Without some sort of economic moat to exploit in a hugely competitive market, it’s only a matter of time before rivals get the upper hand. This, in a nutshell, is why I refuse to have anything to do with online electrical products retailer AO World (LSE: AO).
Since listing back in 2014, shares in the Bolton-based mid-cap had lost almost 70% of their value before today. Based on this morning’s interim numbers, I can’t see sentiment changing anytime soon — such is the fate of those up against the internet leviathan that is Amazon.
First, the good news. Over the six-month period to the end of September, total revenue increased by 13.3% to £368m. Despite a “weaker macro-economic environment“, online sales in the UK rose just under 10% to £282.5m with total revenue here up by 7.4% to £316.8m. In Europe, revenue jumped 60.5% to slightly over €58m, despite “minimal traditional marketing activity“.
But while revenue may be rising, profit certainly isn’t. On this front, AO continues to disappoint. In comparison to the £1.5m generated over the same period in 2016, the company announced an overall adjusted earnings before interest, tax, depreciation and amortisation (EBITDA) loss of £6.3m today. Broken down, UK adjusted EBITDA tumbled 43% to just £7.4m as a result of the necessary evil that is “increased marketing expenditure“. Ongoing investment and “unfavourable” exchange rates also led European losses to increase to the tune of €15.6m.
With no discernible market advantage, no dividend and an “uncertain macro-economic environment”, finding a reason for a reversal in AO World’s share price as we approach a key trading period for the company is getting more difficult by the day. As such, I’m still to be convinced that the company — describing itself as “the destination for consumer electronics for more and more people” — is worthy of investment. It’s a sell for me.
Ready, set, Tesco?
While grocery upstarts Aldi and Lidl continue to nibble away at its market share, Tesco is a far better growth pick in my opinion.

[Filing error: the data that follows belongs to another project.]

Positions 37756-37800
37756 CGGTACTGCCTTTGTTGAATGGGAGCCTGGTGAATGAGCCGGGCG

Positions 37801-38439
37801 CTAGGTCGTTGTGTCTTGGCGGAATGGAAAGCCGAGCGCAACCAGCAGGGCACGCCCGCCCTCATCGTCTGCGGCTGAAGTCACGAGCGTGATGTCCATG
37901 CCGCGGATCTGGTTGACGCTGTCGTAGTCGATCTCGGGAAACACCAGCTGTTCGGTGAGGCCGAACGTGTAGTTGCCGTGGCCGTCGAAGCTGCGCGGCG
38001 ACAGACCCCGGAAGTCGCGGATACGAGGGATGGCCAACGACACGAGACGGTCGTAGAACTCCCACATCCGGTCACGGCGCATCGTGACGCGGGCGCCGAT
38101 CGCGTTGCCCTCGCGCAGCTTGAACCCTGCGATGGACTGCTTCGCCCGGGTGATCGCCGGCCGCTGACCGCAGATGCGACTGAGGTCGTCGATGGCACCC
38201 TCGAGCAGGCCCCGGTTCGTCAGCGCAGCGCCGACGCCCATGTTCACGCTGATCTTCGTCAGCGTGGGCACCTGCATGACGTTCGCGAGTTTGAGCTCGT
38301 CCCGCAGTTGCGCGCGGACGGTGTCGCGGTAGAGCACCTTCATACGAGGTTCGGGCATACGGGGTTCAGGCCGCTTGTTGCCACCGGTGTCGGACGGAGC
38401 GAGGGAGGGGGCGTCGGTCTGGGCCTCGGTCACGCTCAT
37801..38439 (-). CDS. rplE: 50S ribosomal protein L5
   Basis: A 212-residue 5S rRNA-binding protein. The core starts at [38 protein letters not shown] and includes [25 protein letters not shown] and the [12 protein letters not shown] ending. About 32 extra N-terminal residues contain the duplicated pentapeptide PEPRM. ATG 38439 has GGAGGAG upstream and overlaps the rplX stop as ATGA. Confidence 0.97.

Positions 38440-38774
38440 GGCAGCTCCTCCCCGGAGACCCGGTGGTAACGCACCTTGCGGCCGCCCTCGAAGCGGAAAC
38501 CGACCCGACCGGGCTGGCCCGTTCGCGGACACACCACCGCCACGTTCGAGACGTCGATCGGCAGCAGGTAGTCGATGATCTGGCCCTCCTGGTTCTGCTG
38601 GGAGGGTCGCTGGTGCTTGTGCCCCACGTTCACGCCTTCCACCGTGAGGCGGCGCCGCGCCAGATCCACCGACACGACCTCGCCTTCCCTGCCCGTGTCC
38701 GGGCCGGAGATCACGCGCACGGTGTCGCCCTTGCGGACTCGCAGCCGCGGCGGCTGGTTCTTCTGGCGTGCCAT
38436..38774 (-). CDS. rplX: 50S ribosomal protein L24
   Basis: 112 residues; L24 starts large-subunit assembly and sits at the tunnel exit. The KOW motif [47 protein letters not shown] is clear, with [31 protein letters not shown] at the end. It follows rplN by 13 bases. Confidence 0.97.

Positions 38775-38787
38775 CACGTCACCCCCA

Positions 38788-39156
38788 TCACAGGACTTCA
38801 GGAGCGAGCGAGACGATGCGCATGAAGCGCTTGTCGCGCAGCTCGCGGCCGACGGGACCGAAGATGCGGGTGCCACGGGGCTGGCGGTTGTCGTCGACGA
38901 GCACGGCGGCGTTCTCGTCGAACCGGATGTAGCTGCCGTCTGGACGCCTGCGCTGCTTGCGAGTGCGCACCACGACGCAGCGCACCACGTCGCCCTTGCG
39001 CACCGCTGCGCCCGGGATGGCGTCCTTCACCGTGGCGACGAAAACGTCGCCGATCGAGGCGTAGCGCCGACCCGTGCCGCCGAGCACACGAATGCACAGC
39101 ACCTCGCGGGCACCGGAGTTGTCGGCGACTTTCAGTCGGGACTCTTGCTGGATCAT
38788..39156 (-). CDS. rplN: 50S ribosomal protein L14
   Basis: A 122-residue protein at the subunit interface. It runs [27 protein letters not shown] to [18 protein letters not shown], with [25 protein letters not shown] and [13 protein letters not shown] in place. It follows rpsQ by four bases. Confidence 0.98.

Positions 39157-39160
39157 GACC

Although rising inflation has led some shoppers to reduce spending on discretionary goods, supermarkets are unlikely to feel the pinch to quite the same extent. Indeed, according to market researcher Kantar Worldpanel, grocery inflation came in at 3.4% in the 12 weeks to November 5. This was the highest level since November 2013 and helped drive supermarket sales growth up by 3.2% year on year, even if the volume of sales hardly budged overall.
The recent green light from the Competition and Markets Authority (CMA) for its £3.7bn takeover of Booker is another reason to be optimistic about Tesco’s future. Last week’s decision stunned many market participants who assumed that a deal would be dependent on the £15bn giant making some sacrifices. According to the CMA, however, competition in the wholesale and grocery sectors is “sufficiently strong” to ensure that the deal will not lead to higher prices or reduced service.
Trading at 18 times forecast earnings, Tesco might look expensive for a lumbering FTSE 100 beast but only if you ignore its price-to-earnings growth (PEG) ratio of 0.7 for the current year. Put simply, this means that prospective investors look to be getting a good deal based on an expected jump in earnings.
Factor-in a resumption of dividend payments and, after a few bleak years, Tesco is finally starting to get its mojo back.
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Paul Summers has no position in any of the shares mentioned. The Motley Fool UK has no position in any of the shares mentioned. Views expressed on the companies mentioned in this article are those of the writer and therefore may differ from the official recommendations we make in our subscription services such as Share Advisor, Hidden Winners and Pro. Here at The Motley Fool we believe that considering a diverse range of insights makes us better investors.